Traffic, traffic everywhere …

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Increasing traffic congestion places a tremendous burden on the economy as well as individuals. When traffic congestion increases in a region, it reduces the level of personal and commercial mobility, making a region less attractive to both employers and employees.” –William Wilkins, The Road Information Program’s executive director

If you survived a Thanksgiving holiday pilgrimage by car this year (I, thankfully, faced no such biblical journey this time!) probably the very last thing you want to discuss (or remember) is the traffic.

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AAA, for one, projected that 42.2 million Americans would don their travellin’ shoes for the recent Thanksgiving holiday this year, with said holiday “travel window” starting Wednesday, November 24 and ending yesterday on Sunday, November 28.

Trips by automobile were expected to remain the dominant mode of transportation for 2010 Thanksgiving holiday travel, as well, with 94% of travelers – some 39.7 million people – projected to drive to their destination (and back again) this year.

So, in the spirit of such a “asphalt” holiday, NAVTEQ’s Traffic.com site compiled a “top 10” list of the U.S. cities with the worst traffic congestion, according to their own in-house pool of data compiled by 400 experts monitoring traffic 24/7 in 113 national markets.

Those cities, listed in order with the very worst at the top, are:

New York

Washington DC

San Francisco

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Seattle

Los Angeles

Philadelphia

Chicago

Dallas

Atlanta

Houston

Now, traffic congestion in general – and in these cities especially – is nothing new. Indeed, according to the Texas Transportation Institute’s (TTI) urban mobility report, Americans annually lose a total of 4.2 billion hours in traffic congestion, wasting 2.9 billion gallons of fuel and $78.2 billion each year.

Question is, though, what to do about it? Some of the solutions that are being used worldwide to combat traffic congestion don’t go over too well with U.S. drivers. Take the concept of “congestion pricing” for example. It’s been used with great effect in Stockholm, Sweden, but only got the “go ahead” as policy following a city-wide referendum on the matter – and I just don’t think “congestion pricing” as a traffic management strategy would find much support among urban U.S. voters.

There’s another school of thought on traffic management that focuses on the vehicle parking issue. By removing what these experts dub “free” curbside parking, and implementing high rates of “pay-for-parking” meters in downtown locations, this would drive more folks to use alternative forms of transportation in lieu of cars – thus reducing not only traffic congestion but petroleum consumption and emission levels.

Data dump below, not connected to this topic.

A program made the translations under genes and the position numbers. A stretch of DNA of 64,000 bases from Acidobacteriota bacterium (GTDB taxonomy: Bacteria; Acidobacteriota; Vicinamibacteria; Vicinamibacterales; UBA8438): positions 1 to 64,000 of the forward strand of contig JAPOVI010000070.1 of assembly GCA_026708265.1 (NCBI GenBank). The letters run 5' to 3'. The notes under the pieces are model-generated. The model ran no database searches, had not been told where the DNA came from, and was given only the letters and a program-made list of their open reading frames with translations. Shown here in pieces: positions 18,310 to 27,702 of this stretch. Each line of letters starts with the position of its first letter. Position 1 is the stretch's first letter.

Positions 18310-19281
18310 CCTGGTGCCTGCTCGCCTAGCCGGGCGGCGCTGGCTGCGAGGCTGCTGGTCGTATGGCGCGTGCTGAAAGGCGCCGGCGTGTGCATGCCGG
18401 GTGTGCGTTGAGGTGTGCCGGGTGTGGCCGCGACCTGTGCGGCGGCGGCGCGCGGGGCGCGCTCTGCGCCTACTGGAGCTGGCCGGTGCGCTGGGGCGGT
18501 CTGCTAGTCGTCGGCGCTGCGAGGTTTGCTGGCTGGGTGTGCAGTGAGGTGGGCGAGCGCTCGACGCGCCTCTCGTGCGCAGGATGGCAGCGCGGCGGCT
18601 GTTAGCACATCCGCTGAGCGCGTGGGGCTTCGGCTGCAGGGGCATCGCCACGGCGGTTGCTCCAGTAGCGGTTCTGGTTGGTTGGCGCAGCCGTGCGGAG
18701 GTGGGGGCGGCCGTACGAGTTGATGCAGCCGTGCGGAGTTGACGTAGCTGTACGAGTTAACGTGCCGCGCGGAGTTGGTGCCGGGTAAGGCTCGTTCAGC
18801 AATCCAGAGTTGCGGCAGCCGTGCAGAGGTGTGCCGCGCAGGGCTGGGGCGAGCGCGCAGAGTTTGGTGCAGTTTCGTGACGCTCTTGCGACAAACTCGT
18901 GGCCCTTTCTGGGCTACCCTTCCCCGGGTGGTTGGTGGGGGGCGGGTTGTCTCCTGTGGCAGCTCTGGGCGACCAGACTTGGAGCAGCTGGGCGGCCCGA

Such “parking” strategies are controversial, to say the least, but it’s a measure of how difficult traffic congestion is becoming that folks are thinking along these lines.

The Road Information Program (TRIP) noted that increased traffic congestion is the result of increasing travel outpacing the expansion of the nation’s roadway system. For example, according to TRIP’s analysis of Federal Highway Administration data, travel on the nation’s major roadways increased by 39% from 1990 to 2005 – yet lane mileage increased by only 4% during that same period.

“Vehicle travel on our highways is increasing at a rate nearly ten times greater than new capacity is being added. This is one of the reasons that 36% of America’s major urban roadways are congested during peak hours,” noted William Wilkins, TRIP’s executive director.

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In TRIP’s view, relieving traffic congestion will require a balanced approach that includes numerous strategies, such as: adding roadway capacity, largely along existing routes; improving the efficiency of the existing system through the use of managed lanes, HOT or HOV lanes, reversible and “contra-flow” lanes, moveable medians, ramp metering, improved signalization, and improved incident management; and improving public transit service.

However, according to the U.S. Department of Transportation, through 2025, the U.S. faces a $189 billion shortfall in the cost to maintain urban roadways in their current condition and a $375 billion shortfall in the cost to make significant improvements to urban roadways.

State transportation funding is threatened by the continuing fiscal crisis in state budgets, which in fiscal year 2010 prompted a $74.4 billion reduction in overall state spending, noted TRIP. State financial needs also continue to far surpass expenditures, with the National Governors Association projecting total state shortfalls for 2010-2011 of more than $127 billion.

That lack of funding is critical, said TRIP, because transportation agencies can actually reduce pavement life cycle costs by adopting a pavement preservation approach that emphasizes making early initial repairs to pavement surfaces while they are still in good condition and the use of higher-quality paving materials, which reduces the cost of keeping roads smooth by delaying the need for costly reconstruction.

Yet the states – and the federal government – just don’t have the cash to do it. Does it mean tolling, pay-for-parking, and congestion pricing are our only options to find the funds necessary to simultaneously bring our roadways back up to snuff and help relieve traffic congestion? Or can we re-arrange how current tax monies – in the form of fuel taxes – is collected and spent by the states and feds? These are questions we need to find answers too – and sooner rather than later, methinks.

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